While giving examples of note taking applications where you can apply the Zettelkasten method, I briefly mentioned Obsidian. You can create your personal wikis and knowledge-bases with this powerful application that allows you to take notes in markdown format. Obsidian app is a local-first and markdown note-taking app that has block-backlink feature.
In addition, it will be possible to open your own blog site with some features that will come soon.
In my opinion, among the numerous cloud application alternatives, Obsidian is at the forefront with this feature. You can download and install it on your personal computer and your notes remain completely with you. Cloud synchronization is also available as an extra, but is included in the paid plan.
Since Obsidian is a markdown note taking app, it is easy to carry, write and transfer to other platforms.
When using Word or similar text editors, you instantly see how every change you make will look on the text. This type of editor is referred to as WYSIWYG (What You See is What You Get) in English.
For example, you press the Bold key to make a word in the text bold and you will see that the selected word is written in bold font. How else could it be, you might say anyway. Very normal.
Obsidian currently does not have such an editor, but it is among its long-term plans. Probably another markdown editor is planned to have an editor like Typora.
You might like to take notes by seeing your articles pictured rather than markdown them. In this case, you can divide your screen in two and use the spelling and pictured version simultaneously.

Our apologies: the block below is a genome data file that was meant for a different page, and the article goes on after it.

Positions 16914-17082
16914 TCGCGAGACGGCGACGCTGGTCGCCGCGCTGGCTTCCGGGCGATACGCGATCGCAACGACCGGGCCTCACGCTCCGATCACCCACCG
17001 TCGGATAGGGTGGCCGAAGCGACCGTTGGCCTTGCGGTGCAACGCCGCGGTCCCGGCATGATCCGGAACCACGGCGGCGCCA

You can split your Obsidian screen into numerous small windows and open another note, or see an image of the document you are currently working on.
You know the graph theory. There are different applications of this theory, which started with Königsberg's Seven Bridges problem, which was first proposed by the mathematician Leonhard Euler. We know that Facebook frequently uses these data structures. Anyway, let's go back to our topic.
Graph theory examines nodes and the connections between these nodes. Similar to graph data structures, if we think of your notes as a node, the view where the relationality between these nodes is matched by the user is called a graph map. Obsidian offers the opportunity to view your notes in a non-hierarchical structure with this graph-map feature.
For example, when we look at some of my notes with this graph-map, a view like the following is created.
One of the advantages of Obsidian compared to other note taking and information management tools is that you can customize the appearance of the application with different methods. It is possible to customize these parts, which we call the user interface, with themes and CSS code and give you a look of your own.
As I mentioned before, Obisidan is a note taking application that works locally, you can install on your computer, and does not require internet.
To add or change a theme to the Obsidian application, you need to click the settings button in the lower left corner, then select the Appearance tab on the left panel and select your theme under the Themes heading.
Settings -> Appearance -> Themes -> Browse
I said that we can customize our Obsidian application as we wish by using CSS code. For this, you need to go to the folder where your Obsidian notes are located and select the ".obsidian" folder here. If there is a file named obsidian.css in this folder, you have to select it, otherwise you have to create such a file yourself. You should also activate the customization with CSS code from the settings.
To replace Obsidian note-taking app with CSS:
Obsidian directory -> .obsidian folder -> obsidian.css
Settings -> Appearance -> Apply Custom CSS (must be activated)
With Obsidian Publish, which is currently in beta, you can display your notes. This feature, which is especially suitable for concepts such as the Second Brain, Common Book, Digital Garden, which are popular concepts of recent times, can be used for a monthly fee of $ 8 - $ 10 for now.
Obsidian Publish will roll out the feature this week that will allow you to use your own custom domain name. (January 25, 2021, week starting Monday)
To learn more about Obsidian Publish, you can visit the link below.